A robust text editor capable of achieving whatever it is the writer wishes. It supports a plethora of programming languages and other faculties of text editing. Yet its advantages do not stop there. If one wishes to delve into the wizardry of Emacs, they can use it for email, web browsing, organizing ones life and so much more. With all these factors pertaining to the sovereignty of Emacs, only one question remains. What is stopping you from beholding its power?
Ranked in these QuestionsQuestion Ranking
Pro Keyboard-focused, mouse-free editing
Emacs can be controlled entirely with the keyboard. While true, I often find the mouse and menus handy for those lesser-used commands. An aide-memoir.
Pro Total customizability
Customizations can be made to a wide range of Emacs' functions through a Lisp dialect (Emacs Lisp). A robust list of existing Lisp extensions include the practical (git integration, syntax highlighting, etc) to the utilitarian (calculators, calendars) to the sublime (chess, Eliza).
Pro It's also an IDE
You can debug, compile, manage files, integrate with version control systems, etc. All through the various plugins that can be installed.
Pro Works in terminal or as a GUI application
You can use Emacs' command line interface or graphical user interface.
Licensed under GNU GPL.
Pro Self documenting
Emacs has extensive help support built-in as well as a tutorial accessed with C-h t.
Pro Great documentation
With 30+ years of use the Emacs documentation is very thorough. There are also a lot of tutorials and guides written by third parties.
Pro Mini buffer
You can pass complicated arguments in the mini buffer.
Fully compliant GNU-emacs is available on many platforms, and they all understand .emacs configuration files.
Pro Rectangular cut and paste
Emacs can select rectangularly.
Pro Vi keybindings through Evil mode
Evil mode emulates vim behaviors within Emacs. It enables Vi users to move inside the Emacs universe.
Pro Lisp customizations
With lisp customization, any behavior of Emacs can be changed. Update with pre-release patch can be also applied without recompiling the whole Emacs.
Pro Visual selection and text objects with Evil
Evil is an extensible vi layer for Emacs. It provides Vim features like Visual selection and text objects.
Pro dabbrev-expand (Alt-/)
Dynamic word completion.
Pro Provides org-mode
Advanced planning and publication which can start as a simple list.
Pro Enormous range of functionalities (way beyond simple "text editing")
Through its programmability, a very broad range of functionalities can be integrated in emacs, turning it even into a "single point of contact" with the underlying operating system.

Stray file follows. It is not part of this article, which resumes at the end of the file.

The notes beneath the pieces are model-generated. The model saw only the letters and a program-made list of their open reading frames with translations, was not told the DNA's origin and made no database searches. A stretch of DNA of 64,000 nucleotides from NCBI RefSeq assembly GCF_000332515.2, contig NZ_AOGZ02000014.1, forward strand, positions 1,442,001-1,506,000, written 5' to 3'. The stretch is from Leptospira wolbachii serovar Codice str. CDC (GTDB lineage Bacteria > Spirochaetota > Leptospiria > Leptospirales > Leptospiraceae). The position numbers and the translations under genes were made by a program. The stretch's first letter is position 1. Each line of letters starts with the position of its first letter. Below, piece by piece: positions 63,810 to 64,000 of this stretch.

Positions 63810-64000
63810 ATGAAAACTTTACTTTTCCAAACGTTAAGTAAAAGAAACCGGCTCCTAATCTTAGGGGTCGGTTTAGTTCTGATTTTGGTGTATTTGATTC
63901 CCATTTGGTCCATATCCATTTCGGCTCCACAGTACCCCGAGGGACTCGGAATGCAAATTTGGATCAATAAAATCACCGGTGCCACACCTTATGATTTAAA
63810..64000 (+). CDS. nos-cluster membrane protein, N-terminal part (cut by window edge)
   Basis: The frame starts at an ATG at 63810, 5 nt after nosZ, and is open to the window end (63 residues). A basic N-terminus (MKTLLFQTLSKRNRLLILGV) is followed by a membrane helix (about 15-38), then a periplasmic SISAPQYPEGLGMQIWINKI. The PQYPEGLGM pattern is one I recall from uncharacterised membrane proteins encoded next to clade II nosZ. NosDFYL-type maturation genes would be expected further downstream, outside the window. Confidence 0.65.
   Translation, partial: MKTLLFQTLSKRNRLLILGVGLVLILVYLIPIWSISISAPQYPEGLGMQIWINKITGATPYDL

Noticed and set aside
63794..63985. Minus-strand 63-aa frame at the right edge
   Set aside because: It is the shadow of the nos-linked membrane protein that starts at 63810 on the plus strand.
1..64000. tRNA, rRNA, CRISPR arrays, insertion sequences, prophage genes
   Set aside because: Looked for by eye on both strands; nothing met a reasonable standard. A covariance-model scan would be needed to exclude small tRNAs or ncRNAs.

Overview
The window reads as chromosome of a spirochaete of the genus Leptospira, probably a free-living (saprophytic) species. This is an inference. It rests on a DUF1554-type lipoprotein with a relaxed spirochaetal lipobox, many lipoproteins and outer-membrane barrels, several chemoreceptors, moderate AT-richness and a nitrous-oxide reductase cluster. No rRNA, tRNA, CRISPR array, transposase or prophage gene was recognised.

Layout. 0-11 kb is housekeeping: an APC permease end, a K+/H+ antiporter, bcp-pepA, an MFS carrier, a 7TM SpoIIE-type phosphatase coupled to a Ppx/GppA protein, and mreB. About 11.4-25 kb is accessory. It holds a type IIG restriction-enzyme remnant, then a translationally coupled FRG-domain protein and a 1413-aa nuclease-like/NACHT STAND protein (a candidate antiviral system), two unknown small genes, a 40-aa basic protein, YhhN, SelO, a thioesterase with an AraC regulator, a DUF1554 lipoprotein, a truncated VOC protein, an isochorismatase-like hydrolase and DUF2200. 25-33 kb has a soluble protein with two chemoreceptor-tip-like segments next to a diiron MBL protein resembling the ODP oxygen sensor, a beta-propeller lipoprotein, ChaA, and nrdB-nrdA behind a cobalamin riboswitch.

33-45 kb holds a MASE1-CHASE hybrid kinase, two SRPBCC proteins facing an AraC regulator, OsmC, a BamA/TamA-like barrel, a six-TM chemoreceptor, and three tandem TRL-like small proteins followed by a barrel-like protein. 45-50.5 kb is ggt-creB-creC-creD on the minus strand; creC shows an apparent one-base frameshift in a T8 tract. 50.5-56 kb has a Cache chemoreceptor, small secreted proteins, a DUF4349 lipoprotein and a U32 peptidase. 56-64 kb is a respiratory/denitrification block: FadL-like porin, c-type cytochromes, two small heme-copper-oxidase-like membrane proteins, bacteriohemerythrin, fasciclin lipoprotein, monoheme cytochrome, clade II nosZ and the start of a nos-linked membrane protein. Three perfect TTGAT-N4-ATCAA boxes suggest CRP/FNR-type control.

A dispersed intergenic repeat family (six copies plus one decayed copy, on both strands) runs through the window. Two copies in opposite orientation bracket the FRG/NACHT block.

Pro Support multi-line editing, multiple frame, powerful paren, crazy jumping style
Review the "Emacs Rocks" video.
Pro Has been widely used for a long time
The first verion of Emacs was written in 1974 and GNU Emacs in 1984.
Works on Linux, Windows, Macintosh, BSD, and others.
Pro Integrates planning in your development process
You can jump straight from your org-mode files to programming tasks - and back - and build a seamless workflow.
Pro Helm plugin adds even more power to Emacs
Powerful commands, search, and more with the Helm plugin.
Pro GTK+ widgets support
Emacs is great for everything.
Pro Interactive Shells
Emacs has a number of shell variants: ansi-term, shell, and eshell.
Managing several large mailing lists has never been easier using Gnus. The threading commands and the various ways of scoring articles means that I never miss important messages/authors, etc. A joy to use.
Pro eshell is cross platform
You can use the underlying operating system shell as a terminal emulation in an Emacs buffer. Don't like the default shell for your configuration? You can change it to your liking.
Pro Excelent tutorial to get you started
The tutorial you are presented with at startup shows you exactly what you need to get started and teaches you how to use the built-in help yourself later.
Pro Excellent Lisp editing support
Built-in packages make editing Lisp source code feel natural.
Con Learning curve is long
While it's better than it used to be, with most functions being possible through the menu, Emacs is still quite a bit different from your standard editor. You'll need to learn new keyboard shortcuts.
Con Sometimes the extensibility can distract you from your actual work
If I ever want to lose half a day, I'll start by tweaking my .spacemacs config file.
Con Documentation is not beginner-friendly
Although lots of good built-in documentation _exists_, I have after four years of Emacs as my primary editor not figured out how to actually make use of it, and rely completely on Google / StackOverflow for help.
Con Hard customization
For customization, you need to learn Lisp
Con Keyboard combinations can be confusing for new users
For example, for navigation it uses the b, n, p, l keys. Which for some people may seem strange in the begging. However they can be changed easily.